The Liberals voted unanimously in favour of the legislation. They voted for a law that would allow for a 10 year prison sentence based upon what someone was wearing.

10 year prison sentence! For wearing a face covering!
The Liberal Party of Canada supports that!

Yes, so do the Conservatives, but they are not the ones who have spent the last week saying that they would defend a Canadian’s right to wear whatever they want on their face. Which way do you want it guys? You can’t say that one set of Canadians get to cover there faces anywhere and everywhere and then not allow the same right for everyone else. Think about it, anyone who claims to be wearing a face covering for religious reasons gets to go home, while all others face up to a 10 year prison sentence. This is not hypothetical, this is the law of the land.

All of this has been brought to the fore because the Conservatives have been pushing through their anti-terror bill, C-51. Those such as myself believe that the bill is just the Conservatives pandering to their base, enacting unneeded laws to combat a problem much smaller than they purport it to be. The new bill tramples individual liberties in the name of battling terrorism. Most law experts from various universities across Canada believe the bill is too far reaching, and like other Conservative bills of late, runs amuck of the Charter. The Liberals have also said such things. They believe the bill is flawed. The bill is most likely what caused them to go on their latest offensive about the culture of fear that they say the Prime Minister is creating.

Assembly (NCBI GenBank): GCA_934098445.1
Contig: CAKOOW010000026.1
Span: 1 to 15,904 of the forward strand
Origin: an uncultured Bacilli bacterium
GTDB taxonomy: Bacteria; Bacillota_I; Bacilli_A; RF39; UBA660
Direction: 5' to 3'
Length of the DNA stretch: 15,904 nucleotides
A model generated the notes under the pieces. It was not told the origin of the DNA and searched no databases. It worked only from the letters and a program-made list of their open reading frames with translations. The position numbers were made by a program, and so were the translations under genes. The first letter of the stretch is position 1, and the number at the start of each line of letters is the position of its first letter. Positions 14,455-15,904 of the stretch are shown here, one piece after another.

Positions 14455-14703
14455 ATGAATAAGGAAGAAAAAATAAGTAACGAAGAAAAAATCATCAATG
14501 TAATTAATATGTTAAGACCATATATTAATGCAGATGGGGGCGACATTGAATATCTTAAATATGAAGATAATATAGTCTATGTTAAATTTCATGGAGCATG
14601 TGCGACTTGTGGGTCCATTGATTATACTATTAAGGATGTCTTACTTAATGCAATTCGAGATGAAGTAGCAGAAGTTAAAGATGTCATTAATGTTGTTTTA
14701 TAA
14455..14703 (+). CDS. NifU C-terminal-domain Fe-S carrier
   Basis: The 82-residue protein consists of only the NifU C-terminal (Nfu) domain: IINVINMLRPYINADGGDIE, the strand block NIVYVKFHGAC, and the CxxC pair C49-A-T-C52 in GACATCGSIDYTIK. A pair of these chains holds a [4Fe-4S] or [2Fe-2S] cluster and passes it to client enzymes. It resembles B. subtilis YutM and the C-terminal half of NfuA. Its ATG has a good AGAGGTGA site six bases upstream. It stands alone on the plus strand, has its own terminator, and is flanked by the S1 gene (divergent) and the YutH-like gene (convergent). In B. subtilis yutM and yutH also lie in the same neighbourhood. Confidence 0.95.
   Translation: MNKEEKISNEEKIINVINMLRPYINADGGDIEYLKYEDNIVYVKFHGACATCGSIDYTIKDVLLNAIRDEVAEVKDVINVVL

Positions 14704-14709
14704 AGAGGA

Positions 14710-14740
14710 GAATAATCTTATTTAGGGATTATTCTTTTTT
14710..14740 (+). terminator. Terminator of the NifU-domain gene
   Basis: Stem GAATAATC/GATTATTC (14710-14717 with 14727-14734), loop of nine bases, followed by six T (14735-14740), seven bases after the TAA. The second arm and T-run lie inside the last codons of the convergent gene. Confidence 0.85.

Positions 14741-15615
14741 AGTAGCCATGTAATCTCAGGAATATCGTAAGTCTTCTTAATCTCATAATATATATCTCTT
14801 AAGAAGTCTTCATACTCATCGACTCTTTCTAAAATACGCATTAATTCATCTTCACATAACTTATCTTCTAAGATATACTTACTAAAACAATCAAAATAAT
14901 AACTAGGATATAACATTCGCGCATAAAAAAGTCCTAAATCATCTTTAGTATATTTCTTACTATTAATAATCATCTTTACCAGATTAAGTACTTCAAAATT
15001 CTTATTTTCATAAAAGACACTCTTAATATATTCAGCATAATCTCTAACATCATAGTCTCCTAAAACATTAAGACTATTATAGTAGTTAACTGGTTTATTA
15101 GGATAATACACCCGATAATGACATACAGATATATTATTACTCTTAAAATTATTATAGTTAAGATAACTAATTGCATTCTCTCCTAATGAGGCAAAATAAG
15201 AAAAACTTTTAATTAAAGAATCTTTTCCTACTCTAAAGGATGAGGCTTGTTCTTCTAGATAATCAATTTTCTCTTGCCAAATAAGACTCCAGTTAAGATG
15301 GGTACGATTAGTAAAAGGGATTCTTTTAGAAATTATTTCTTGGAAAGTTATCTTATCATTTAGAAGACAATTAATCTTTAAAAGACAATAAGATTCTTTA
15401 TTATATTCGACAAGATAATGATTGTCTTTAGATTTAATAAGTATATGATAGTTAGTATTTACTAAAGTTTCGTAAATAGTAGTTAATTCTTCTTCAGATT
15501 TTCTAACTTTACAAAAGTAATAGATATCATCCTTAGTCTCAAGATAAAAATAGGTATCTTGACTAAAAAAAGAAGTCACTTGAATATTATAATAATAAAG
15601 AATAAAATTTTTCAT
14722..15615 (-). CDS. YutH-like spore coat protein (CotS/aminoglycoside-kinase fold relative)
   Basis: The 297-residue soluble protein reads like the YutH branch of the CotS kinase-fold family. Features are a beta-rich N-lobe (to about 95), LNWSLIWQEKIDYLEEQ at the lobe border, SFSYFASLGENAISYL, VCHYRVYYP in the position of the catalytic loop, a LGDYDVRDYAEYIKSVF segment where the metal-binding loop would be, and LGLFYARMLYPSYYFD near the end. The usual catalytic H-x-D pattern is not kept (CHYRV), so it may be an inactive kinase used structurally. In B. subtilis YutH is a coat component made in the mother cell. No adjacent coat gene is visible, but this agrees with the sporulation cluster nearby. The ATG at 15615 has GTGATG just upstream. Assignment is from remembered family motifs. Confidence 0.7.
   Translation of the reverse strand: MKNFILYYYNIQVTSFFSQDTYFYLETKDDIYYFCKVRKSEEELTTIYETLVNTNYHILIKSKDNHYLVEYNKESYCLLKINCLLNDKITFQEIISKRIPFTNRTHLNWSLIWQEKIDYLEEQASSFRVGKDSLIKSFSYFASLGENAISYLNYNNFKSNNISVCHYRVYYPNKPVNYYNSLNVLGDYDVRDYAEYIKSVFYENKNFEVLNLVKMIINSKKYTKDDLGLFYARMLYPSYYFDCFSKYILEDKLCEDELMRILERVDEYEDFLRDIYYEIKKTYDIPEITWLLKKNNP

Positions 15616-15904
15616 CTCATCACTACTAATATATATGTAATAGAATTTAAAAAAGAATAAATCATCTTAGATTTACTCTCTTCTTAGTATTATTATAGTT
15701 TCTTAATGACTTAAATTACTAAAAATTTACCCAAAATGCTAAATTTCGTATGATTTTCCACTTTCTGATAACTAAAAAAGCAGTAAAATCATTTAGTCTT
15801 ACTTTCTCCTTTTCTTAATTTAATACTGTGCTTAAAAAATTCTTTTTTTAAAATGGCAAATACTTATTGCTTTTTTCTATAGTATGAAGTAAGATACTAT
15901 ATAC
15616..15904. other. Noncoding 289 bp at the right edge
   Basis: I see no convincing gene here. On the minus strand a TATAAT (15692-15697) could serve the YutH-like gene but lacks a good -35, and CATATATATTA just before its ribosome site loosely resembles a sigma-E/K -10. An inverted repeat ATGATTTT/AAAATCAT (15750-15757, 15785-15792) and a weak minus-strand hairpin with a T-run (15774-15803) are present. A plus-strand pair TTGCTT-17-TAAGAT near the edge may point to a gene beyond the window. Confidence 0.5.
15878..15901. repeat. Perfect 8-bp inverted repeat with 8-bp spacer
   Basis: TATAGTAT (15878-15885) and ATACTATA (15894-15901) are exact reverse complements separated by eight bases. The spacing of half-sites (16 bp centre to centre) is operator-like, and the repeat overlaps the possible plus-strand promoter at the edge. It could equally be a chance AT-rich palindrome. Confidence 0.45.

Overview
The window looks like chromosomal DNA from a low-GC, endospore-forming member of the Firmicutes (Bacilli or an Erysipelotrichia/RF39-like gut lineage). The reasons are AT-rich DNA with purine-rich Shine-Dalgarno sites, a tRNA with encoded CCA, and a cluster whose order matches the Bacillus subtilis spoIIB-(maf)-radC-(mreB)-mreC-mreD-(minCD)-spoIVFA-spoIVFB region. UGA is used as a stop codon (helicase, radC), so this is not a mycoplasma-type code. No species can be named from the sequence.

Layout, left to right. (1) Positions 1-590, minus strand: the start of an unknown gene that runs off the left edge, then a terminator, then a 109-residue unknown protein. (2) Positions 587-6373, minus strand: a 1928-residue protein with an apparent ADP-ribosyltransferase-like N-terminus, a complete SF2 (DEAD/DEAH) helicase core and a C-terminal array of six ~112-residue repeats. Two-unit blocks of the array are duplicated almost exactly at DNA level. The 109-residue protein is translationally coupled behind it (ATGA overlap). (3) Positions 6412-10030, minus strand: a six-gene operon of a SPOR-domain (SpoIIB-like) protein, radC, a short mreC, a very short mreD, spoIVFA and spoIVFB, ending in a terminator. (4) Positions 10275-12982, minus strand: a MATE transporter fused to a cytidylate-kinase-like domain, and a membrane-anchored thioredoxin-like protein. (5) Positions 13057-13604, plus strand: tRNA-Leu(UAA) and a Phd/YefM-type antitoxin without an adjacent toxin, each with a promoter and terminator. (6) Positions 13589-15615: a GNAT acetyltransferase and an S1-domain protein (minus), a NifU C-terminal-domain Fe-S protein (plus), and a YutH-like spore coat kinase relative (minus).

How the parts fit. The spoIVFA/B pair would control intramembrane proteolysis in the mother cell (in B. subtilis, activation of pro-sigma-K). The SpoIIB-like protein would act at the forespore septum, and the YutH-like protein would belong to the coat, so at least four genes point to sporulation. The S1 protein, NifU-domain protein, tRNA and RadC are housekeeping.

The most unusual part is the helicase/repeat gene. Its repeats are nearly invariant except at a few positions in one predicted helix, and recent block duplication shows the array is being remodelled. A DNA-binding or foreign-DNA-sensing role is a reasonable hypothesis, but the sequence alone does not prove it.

They’re also going to vote for it. You don’t vote for something you’re against… unless you’re afraid of losing votes. Well, they’ve lost mine.

They do not stick to their convictions.

So now, do I choose the NDP or the Greens?

Still contemplating what’s reasonable…

For some background, one should read my previous post, “What’s Reasonable?”

Let me be clear, I do not think that someone should be required to remove a hijab in a court room, in a citizenship ceremony, or elsewhere in Canada. Like my spouse has said, “If you can see someone’s face, what the hell difference does it make?” And really, that was the point of my previous post, that what someone wears on their head should be their own business if it is not interfering with the rights of others. My further point is that we should not be making that distinction on religious grounds. If someone wants to wear a hat or any other secular head covering in any of those same places, then they should be allowed to.